Pictures below show British troops training in Malaya just prior to the Japanese invasion.

I didn’t need them, but you know how this goes and so I ordered enough for a platoon. I’m not very impressed with the sculpts, they’re rather crude and somewhat short of the standard of AB Figures. That said, with a lick of paint and if viewed at playing distance they are passable. 

Here is the first section and some senior leaders just waiting to have their bases finished.

In terms of their opponents, my Japanese force is fairly complete. I did however need a few more figures to fill out the ranks of the rather large early war platoons. Researching the battle at Milne Bay in Papua New Guinea I also discovered the Japanese SNLF units had a grenade discharger squad of four teams, leaving me short of one team. In addition the platoon HQ included the senior leader and two men armed with SMGs who together with the senior leader make a small team. As I don’t have any SMG armed Japanese I wanted to add a few that could fill this role. They are also useful for junior leaders who can often exchange their rifle for an SMG as a support option.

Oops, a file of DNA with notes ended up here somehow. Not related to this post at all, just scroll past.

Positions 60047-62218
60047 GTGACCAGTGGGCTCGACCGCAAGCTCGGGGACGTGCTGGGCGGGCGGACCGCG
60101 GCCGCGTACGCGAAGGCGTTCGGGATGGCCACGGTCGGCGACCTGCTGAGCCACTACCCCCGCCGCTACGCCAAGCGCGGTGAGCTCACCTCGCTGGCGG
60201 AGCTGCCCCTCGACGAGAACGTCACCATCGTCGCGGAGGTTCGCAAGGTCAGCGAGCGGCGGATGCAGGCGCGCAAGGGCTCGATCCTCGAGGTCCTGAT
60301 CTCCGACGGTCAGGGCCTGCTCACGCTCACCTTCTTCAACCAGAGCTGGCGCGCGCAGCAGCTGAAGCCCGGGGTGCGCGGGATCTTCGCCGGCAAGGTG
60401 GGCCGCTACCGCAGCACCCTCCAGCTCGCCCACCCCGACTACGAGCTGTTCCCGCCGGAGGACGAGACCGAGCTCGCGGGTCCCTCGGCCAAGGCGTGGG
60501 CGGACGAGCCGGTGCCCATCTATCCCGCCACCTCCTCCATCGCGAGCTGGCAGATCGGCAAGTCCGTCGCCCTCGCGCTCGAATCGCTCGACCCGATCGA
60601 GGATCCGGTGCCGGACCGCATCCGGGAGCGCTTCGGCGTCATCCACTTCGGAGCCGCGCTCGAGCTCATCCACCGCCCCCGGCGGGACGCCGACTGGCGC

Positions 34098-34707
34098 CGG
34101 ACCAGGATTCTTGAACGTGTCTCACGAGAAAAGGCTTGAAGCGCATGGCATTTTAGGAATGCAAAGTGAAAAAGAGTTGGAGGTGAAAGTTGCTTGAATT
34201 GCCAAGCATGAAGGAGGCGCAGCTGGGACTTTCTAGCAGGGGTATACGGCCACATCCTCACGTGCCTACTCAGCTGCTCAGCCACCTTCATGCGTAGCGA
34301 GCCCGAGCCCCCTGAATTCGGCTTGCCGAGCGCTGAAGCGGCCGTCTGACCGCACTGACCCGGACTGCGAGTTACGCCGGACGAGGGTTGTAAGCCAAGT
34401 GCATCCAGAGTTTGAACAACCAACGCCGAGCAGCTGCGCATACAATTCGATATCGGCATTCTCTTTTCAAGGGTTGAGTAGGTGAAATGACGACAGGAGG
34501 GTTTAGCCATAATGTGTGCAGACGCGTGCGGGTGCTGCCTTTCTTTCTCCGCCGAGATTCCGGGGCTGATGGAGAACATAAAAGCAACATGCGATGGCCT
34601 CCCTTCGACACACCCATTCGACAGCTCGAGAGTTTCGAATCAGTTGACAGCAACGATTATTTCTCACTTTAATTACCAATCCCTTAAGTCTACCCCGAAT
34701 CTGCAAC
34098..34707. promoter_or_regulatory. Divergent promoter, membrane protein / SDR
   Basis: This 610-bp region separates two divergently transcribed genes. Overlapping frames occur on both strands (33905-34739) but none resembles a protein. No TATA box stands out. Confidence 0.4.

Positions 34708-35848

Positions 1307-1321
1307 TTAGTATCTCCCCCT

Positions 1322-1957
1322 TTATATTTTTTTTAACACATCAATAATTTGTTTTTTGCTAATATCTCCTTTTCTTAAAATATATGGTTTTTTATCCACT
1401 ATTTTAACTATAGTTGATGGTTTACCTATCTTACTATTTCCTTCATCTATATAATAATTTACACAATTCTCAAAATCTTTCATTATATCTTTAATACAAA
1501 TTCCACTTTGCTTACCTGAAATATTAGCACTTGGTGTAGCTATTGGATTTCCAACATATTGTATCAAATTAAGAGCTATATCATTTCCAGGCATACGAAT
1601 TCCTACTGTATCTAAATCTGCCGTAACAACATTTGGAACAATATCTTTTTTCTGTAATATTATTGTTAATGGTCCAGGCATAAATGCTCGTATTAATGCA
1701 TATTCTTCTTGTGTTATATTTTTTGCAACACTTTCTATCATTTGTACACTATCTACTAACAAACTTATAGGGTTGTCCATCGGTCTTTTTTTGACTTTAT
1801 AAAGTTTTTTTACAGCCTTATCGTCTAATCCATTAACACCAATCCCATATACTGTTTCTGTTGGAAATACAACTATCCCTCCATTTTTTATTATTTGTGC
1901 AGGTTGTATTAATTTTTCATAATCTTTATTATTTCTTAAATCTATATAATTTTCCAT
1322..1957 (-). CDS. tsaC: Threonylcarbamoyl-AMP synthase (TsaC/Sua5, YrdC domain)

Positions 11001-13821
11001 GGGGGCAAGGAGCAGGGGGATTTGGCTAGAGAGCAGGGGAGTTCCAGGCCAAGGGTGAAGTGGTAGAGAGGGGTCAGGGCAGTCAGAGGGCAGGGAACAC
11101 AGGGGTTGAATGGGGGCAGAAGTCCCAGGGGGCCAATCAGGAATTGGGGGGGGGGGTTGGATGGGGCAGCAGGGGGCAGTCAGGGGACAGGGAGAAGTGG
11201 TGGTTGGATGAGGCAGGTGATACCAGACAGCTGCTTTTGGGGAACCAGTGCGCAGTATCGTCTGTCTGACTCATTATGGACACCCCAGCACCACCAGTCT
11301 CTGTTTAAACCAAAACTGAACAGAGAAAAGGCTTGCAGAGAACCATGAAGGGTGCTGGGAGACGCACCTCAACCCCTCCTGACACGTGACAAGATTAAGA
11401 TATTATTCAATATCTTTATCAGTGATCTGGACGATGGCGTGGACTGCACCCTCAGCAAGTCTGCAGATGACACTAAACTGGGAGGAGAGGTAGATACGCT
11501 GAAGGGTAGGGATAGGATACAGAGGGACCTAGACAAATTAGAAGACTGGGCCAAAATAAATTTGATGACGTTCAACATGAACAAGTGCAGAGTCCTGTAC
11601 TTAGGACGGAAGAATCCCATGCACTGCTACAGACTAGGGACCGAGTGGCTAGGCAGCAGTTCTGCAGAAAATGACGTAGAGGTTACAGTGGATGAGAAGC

While I’m happy with the Eureka Japanese (see pic below) I wanted to introduce a bit of variety in poses and so decided to look around to see what was available in other ranges. 

The first batch of these additional figures came from the old Wartime Miniatures range (now sold by Simon’s Soldiers). This included a ten man rifle squad, whose leader would make a good Gunso (the inferior senior leader who is the platoon’s second in command). The prone LMG team offered some variety, as the Eureka LMG teams that make up the bulk of the existing platoon are all in standing poses. The remaining riflemen give me the extra figures I need to fill the ranks of a large platoon.